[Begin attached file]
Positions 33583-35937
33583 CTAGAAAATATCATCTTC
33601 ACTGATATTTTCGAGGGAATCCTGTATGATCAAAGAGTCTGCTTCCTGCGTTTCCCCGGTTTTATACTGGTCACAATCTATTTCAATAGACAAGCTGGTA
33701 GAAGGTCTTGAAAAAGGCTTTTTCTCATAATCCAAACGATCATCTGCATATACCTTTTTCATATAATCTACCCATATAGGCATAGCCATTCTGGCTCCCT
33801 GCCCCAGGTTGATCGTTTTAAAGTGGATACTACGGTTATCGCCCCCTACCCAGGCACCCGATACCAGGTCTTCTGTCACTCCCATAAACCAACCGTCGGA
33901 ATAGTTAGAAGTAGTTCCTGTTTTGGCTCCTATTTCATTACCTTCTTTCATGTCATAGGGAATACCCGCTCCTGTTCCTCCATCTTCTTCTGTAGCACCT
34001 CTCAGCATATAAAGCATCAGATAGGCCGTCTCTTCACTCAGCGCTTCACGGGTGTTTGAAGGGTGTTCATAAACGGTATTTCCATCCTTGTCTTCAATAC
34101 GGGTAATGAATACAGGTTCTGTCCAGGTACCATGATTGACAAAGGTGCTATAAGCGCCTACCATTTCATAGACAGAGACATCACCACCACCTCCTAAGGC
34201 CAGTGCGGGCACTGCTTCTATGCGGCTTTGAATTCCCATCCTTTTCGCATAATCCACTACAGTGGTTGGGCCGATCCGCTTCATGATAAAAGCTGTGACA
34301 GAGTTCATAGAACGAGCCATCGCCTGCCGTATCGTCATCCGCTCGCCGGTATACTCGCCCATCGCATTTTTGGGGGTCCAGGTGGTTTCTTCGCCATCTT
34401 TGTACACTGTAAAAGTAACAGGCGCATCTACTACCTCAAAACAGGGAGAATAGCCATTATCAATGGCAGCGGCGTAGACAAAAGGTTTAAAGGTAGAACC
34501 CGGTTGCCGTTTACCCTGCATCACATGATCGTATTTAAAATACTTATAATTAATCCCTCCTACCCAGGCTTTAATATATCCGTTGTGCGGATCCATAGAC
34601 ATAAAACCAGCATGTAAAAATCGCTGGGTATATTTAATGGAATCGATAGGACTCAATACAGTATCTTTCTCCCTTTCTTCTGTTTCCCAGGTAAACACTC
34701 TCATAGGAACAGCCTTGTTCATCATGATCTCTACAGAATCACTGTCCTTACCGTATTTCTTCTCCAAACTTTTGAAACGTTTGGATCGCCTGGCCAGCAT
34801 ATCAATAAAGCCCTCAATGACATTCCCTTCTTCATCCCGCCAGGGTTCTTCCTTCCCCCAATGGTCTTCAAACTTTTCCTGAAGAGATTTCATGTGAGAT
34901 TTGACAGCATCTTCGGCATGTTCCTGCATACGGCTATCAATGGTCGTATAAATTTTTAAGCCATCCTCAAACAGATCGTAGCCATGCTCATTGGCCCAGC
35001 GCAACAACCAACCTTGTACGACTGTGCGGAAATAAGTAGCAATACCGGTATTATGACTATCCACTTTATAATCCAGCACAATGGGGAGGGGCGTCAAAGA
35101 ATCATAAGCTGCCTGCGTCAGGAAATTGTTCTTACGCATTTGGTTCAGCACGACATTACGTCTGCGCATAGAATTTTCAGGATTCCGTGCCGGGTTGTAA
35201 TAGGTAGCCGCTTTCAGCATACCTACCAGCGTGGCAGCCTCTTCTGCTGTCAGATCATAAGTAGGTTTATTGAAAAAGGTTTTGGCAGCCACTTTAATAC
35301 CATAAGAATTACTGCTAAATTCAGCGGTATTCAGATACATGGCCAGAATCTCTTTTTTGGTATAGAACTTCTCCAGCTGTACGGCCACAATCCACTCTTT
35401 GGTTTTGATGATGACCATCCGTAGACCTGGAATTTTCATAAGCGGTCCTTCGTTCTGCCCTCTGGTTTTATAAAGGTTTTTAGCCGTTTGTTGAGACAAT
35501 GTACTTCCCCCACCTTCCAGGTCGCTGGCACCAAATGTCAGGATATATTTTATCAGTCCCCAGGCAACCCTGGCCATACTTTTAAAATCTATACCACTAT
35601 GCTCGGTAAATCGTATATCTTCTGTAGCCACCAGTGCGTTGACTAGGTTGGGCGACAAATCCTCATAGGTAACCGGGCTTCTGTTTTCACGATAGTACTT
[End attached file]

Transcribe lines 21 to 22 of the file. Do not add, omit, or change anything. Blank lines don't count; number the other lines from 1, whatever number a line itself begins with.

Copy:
35401 GGTTTTGATGATGACCATCCGTAGACCTGGAATTTTCATAAGCGGTCCTTCGTTCTGCCCTCTGGTTTTATAAAGGTTTTTAGCCGTTTGTTGAGACAAT
35501 GTACTTCCCCCACCTTCCAGGTCGCTGGCACCAAATGTCAGGATATATTTTATCAGTCCCCAGGCAACCCTGGCCATACTTTTAAAATCTATACCACTAT